Later in the evening all the woman in the house put bangles on the bride's wrist after accepting the blessing of god. We went to bed around twelve am. There were about fifteen people sleeping in the small three room house. I don't mean three bedroom, I mean three room, kitchen, living room and bedroom. Everyone slept on the floor except they made me sleep on the steel cot. Little did they know that I sleep on a cement floor ever7 night. Within an hour of sleeping everybody was up. There was a wedding to get ready for and everyone needed to take a shower. I laid there for about an hour, feeling slightly uncomfortable because this wasn't my house and I had to figure out what to do with myself for the next four hours. After an hour I went in the front room and watched as they made th bride look like a true Indian bride. Eventually, around four am, the uncle informed me that it was my turn to take a shower. I go into the bathroom and find the water in the bucket had been boiled. I hadn't taken a hot shower in a month and a half. It was the most glorious bucket shower I have ever taken. Just glorious. After the shower, I was wrapped in my sari. With jasmine in my hair and a bindi on my forehead I looked like a real Indian. Or a least that is what people told me.
We got on a privately rented bus that took the whole family to a temple. There at the temple we waited for the groom to show up and more family showed up. Finally, the groom showed up. The groom and bride stood together as a priest gave them things to hold and take blessings from the god. The uncle of the bride put a toe ring on the grooms foot which is the symbol of marriage in tamil nadu. And the groom's mother place the toe ring on the bride's foot. The priest then blesses this gold string, which also indicates a woman is married. The groom places it around his bride's neck. When this happens all those attending throw rice on the couple. Mazaltof.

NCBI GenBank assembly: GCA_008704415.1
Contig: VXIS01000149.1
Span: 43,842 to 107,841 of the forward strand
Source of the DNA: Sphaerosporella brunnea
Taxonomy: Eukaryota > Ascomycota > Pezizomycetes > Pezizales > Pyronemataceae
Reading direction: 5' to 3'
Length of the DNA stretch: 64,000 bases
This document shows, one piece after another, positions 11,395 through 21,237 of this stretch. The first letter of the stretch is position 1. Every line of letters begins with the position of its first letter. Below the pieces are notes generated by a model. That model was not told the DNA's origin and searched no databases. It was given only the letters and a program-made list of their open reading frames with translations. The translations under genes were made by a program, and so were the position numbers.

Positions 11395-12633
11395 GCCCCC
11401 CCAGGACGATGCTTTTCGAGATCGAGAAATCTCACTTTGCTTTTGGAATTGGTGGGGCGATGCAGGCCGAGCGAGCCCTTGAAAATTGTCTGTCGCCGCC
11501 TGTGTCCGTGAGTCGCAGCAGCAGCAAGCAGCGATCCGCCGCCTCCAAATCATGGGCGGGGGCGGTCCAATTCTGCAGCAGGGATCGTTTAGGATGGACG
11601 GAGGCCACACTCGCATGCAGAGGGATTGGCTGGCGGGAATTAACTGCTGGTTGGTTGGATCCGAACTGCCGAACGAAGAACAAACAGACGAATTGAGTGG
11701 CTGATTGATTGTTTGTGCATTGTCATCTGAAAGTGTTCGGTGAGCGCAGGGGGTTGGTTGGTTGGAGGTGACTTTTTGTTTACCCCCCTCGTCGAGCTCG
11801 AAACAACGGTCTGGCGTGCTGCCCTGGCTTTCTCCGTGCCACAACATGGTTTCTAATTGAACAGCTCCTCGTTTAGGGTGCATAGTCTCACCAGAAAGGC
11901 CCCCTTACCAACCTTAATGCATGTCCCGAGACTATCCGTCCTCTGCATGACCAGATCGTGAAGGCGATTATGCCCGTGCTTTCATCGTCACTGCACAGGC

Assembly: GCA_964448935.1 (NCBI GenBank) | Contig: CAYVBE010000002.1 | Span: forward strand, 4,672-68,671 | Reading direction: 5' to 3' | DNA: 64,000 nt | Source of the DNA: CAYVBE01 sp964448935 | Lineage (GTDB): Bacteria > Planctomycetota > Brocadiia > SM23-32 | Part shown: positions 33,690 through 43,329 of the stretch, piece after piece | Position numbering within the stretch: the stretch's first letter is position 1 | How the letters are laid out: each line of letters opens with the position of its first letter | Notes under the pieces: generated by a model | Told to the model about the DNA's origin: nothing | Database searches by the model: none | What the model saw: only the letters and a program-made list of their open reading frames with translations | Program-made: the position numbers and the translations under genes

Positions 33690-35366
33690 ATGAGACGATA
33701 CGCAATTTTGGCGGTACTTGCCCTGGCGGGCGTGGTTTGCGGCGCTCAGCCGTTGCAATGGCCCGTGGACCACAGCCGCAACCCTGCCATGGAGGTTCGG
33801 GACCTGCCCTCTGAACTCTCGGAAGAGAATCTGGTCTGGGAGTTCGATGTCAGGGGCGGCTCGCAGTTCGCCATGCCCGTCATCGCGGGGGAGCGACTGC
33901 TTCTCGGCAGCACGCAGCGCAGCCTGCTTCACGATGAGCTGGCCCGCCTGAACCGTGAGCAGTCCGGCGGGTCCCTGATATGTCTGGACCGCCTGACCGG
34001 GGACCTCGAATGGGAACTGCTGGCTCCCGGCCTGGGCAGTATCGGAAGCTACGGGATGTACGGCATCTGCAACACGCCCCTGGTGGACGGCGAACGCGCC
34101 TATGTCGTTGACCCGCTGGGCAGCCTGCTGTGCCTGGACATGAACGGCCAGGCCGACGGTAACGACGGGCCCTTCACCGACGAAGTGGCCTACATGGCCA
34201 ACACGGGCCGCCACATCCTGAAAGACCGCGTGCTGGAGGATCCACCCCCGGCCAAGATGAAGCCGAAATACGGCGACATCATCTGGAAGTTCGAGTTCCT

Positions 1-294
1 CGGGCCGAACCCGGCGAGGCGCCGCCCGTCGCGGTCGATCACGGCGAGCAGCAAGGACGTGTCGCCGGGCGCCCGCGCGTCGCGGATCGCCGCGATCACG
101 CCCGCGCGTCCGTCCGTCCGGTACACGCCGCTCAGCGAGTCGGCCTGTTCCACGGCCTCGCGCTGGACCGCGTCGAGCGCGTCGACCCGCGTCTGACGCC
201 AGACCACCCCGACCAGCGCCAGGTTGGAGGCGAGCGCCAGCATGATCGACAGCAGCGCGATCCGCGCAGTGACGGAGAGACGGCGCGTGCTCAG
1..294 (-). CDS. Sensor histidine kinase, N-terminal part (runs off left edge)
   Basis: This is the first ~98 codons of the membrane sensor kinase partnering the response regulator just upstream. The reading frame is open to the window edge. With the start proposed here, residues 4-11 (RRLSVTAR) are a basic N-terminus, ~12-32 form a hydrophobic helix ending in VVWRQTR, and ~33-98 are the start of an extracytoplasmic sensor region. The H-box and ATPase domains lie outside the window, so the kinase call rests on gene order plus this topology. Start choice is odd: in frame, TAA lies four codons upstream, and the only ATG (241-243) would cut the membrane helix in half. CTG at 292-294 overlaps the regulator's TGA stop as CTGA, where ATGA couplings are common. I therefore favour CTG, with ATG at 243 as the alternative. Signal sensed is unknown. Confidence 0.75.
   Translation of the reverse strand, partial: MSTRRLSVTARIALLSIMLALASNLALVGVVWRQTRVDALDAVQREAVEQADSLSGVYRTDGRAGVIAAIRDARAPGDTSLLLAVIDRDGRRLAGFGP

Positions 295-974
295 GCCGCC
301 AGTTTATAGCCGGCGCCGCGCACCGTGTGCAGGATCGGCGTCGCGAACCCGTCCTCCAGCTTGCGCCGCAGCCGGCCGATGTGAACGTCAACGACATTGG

The pictures featured a from the wedding before. or the pictures that I will post

Wednesday, June 11, 2008

A Jain Temple

I know my blog is more popular when I have pictures to add but it is hard to get my thumb drive to work on the computers. I guess I will just have to try to write well enough so I can paint a picture with my words.
I have been away from my village for about four days. We decided to take a mid-research retreat. Research is taxing and living the life of a local is difficult. We took a train into the tourist town of Fort Cochin in Kerala. First of all, trains in India are so fascinating. I will have to do an entry on just train rides. We stayed at this wicked nice hotel. There were actual beds. And in comparison it wasn't actually very nice but compared to sleeping on a cement floor it was amazing. Fort Cochin is a city that rest on the coast on the Arabian sea. There are huge Chinese finishing nets that rest on the beach catching delicious fish and making for beautiful photos.